Vietnamese scientist develops skin patch vaccine technology

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Vietnamese scientist develops skin patch vaccine technology

Dr. Nguyen Duc Thanh and his research team member Tran Thi My Khanh discuss the development of the microneedle vaccine patch. Photo credit: Nguyen Duc Thanh.

Dr. Nguyen Duc Thanh, an overseas Vietnamese scientist, and researchers at the University of Connecticut (UCONN) have come up with an injection-free, single-use and self-administered microneedle vaccine patch.

The vaccine technology is the brainchild of the 38-year-old assistant professor of Mechanical and Biomedical Engineering at UCONN in the U.S.

Born to a family whose parents were doctors and two elder sisters worked in medicine, Nguyen Duc Thanh was always keen on the medical field.

However, Thanh never thought that it would be his pursuit due to his lack of confidence in biology.

After graduating from Le Quy Don High School For the Gifted in central Da Nang City, Thanh chose engineering physics as his field of study at Hanoi University of Science and Technology before going on to study mechanical and aeronautical engineering for his PhD program at Princeton University, where he found his lifelong passion – nanotechnology.

In-depth research on nanomaterials and their extremely rich applications in medicine excited him.

Thanh spent all his time in the lab, sometimes nearly 20 hours a day.

Cold and snowy weather could not prevent him from going to the lab every day.

Dr. Nguyen Duc Thanh.
Dr. Nguyen Duc Thanh.

He then began doing post-doctoral research at the Massachusetts Institute of Technology (MIT), where he and other members of a scientist group sponsored by the Bill & Melinda Gates Foundation developed a vaccine technology that only requires single administration instead of multiple injections.

At the time, the team had successfully created microparticles for a single-injection vaccination.

However, the particle size was not small enough to reach the needle’s top, hence limiting the dose of vaccine transmitted into the body.

Not wanting his research efforts to go waste, Thanh sought to create a new method that could overcome problems in his vaccine microparticles.

He came up with and coined the idea of making a vaccine patch similar to that used on a wound.

The vaccine patch developed by the group was created using an additive process called StampEd Assembly of Polymer Layers (SEAL) and computer chip manufacturing technology.

This method helps create small, modulated particles that release the vaccine at different times and simulate the process of vaccine delivery into the body.

One patch is enough to produce the same immune effect as repeated injections over a long period of time.

The size of a thumb, the patch is placed directly on the skin and allows the vaccine to enter the body through the epidermis without causing much pain like normal injections.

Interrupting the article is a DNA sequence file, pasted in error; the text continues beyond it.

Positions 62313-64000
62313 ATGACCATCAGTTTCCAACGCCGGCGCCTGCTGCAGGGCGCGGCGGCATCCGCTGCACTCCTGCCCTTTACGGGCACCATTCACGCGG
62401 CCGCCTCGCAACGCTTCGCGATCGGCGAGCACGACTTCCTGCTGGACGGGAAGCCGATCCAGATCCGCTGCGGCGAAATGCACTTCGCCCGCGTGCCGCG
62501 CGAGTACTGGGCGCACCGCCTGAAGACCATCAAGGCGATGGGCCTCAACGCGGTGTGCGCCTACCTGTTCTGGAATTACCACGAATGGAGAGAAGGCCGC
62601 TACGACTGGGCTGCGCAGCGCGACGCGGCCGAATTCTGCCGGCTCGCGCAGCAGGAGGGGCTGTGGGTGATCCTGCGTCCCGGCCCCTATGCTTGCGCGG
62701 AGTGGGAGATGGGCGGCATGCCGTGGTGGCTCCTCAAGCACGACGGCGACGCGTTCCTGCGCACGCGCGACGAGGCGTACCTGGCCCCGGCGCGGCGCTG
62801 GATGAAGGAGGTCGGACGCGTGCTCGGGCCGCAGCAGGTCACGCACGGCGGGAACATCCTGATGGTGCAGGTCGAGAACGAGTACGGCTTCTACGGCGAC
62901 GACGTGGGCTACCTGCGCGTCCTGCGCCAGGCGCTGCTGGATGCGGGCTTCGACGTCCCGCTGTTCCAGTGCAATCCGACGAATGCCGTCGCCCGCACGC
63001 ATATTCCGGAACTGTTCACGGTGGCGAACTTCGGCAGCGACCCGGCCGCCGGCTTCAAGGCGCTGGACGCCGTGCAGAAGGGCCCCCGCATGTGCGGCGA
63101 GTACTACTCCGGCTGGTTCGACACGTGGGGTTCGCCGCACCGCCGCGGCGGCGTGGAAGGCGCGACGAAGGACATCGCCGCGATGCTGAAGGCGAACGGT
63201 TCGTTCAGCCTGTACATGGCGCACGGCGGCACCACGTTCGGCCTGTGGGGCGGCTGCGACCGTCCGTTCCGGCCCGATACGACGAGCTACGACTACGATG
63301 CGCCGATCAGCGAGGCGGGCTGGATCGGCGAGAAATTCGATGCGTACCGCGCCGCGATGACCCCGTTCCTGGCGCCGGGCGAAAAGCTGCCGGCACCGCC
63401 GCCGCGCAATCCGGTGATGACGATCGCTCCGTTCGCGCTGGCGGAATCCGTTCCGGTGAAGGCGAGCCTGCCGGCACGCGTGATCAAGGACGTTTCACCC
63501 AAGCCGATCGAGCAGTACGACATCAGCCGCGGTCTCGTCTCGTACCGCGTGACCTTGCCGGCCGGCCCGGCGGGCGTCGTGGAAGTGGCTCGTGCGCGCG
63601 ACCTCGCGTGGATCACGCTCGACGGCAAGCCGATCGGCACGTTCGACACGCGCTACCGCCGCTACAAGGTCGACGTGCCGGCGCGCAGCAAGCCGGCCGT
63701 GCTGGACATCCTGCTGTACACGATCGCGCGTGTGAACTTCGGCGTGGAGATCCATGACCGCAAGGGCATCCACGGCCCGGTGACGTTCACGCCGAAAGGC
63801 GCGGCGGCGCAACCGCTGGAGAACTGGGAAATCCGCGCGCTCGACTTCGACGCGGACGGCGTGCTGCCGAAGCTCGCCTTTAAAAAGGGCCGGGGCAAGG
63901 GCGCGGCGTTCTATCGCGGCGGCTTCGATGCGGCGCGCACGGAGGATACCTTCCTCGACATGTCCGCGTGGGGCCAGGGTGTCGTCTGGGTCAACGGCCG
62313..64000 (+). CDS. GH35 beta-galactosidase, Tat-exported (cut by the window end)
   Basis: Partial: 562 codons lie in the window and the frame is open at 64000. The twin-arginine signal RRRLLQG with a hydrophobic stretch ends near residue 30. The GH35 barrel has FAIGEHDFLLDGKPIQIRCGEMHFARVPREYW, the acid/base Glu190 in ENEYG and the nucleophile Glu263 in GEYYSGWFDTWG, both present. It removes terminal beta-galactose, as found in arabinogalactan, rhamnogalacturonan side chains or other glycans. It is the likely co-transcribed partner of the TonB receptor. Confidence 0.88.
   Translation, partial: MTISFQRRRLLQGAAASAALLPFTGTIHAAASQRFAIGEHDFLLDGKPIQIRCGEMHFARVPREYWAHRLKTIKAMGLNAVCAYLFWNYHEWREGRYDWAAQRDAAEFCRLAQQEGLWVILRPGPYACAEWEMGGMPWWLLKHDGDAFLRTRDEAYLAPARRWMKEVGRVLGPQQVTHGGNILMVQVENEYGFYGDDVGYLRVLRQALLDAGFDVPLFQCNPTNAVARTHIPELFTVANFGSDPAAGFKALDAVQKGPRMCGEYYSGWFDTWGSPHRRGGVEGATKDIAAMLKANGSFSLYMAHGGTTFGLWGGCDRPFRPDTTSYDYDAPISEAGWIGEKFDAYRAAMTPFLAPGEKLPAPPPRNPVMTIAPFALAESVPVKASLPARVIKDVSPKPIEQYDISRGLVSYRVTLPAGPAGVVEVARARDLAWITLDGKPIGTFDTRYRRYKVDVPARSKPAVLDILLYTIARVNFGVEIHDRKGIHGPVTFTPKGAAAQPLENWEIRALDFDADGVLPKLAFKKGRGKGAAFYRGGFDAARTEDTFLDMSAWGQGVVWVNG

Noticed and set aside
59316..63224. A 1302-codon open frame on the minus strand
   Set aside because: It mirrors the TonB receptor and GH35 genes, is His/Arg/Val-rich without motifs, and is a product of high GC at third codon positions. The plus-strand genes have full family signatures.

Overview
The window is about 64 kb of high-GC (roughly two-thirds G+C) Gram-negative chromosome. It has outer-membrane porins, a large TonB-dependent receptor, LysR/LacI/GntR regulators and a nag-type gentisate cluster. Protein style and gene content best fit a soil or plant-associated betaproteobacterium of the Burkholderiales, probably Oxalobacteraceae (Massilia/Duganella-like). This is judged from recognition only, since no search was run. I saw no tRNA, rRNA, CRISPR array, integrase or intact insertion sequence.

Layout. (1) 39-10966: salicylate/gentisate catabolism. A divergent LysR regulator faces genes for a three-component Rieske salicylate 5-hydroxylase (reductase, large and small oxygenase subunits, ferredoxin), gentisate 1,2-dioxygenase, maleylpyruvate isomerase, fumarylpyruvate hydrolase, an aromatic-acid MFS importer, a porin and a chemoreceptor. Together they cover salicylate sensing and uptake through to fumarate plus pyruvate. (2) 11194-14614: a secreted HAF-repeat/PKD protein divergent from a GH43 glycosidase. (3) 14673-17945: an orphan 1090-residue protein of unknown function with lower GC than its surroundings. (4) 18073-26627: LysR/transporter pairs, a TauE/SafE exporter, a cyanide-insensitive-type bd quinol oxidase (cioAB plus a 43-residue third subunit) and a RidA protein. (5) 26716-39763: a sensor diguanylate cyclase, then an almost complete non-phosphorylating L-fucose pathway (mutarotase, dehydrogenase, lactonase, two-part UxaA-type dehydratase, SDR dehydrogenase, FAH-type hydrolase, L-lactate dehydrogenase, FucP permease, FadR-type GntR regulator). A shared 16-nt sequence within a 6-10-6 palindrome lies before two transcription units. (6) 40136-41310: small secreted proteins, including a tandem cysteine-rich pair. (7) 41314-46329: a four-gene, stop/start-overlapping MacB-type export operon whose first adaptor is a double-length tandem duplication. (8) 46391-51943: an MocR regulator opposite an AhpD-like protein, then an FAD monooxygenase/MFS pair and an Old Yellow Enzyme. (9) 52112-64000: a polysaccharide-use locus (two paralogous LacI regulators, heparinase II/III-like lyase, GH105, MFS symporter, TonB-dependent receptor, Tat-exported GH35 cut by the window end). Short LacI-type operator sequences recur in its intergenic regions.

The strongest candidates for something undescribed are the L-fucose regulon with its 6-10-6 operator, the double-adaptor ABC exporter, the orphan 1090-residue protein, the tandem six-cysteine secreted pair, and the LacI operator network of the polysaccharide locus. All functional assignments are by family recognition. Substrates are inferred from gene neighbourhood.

Because of its simple operation, it can be used at home to limit cross-contamination at high-risk health facilities.

A close up of the microneedles on a vaccine patch developed by Dr. Nguyen Duc Thanh. Photo credit: Nguyen Duc Thanh.
A close up of the microneedles on a vaccine patch developed by Dr. Nguyen Duc Thanh. Photo credit: Nguyen Duc Thanh.

The team used a microneedle patch on mice with the Prevnar-13 vaccine, which fights pneumococcal bacteria that cause pneumonia, and published the results in biomedical journal Nature Biomedical Engineering in 2020.

Thanh then received a $432,990 contract from the Biomedical Advanced Research and Development Authority (BARDA), under the U.S. Department of Health and Human Services (HHS), to develop the single-use, self-administered microneedle vaccine technology for infectious diseases such as COVID-19, according to the UCONN website.

In addition to funding from BARDA, the researchers received $160,000 from UCONN to share the cost of the project.

The microneedle patch contains the spike protein, or S-protein, on the shell of the COVID-19 virus, and is programmed to automatically deliver the S-protein as a vaccine antigen against COVID-19 into the skin in time-release fashion – similar to the use of multiple vaccine injections – to trigger the long-term immune protection against the virus.

The technology has been considered truly ground-breaking and attracted the attention of the American media.

Recently, American multinational pharmaceutical company Merck & Co., Inc. proposed a joint venture with Thanh’s lab to research the application of this microneedle patch for mRNA vaccine technology.

He is also in the process of starting a company to develop the vaccine patch.

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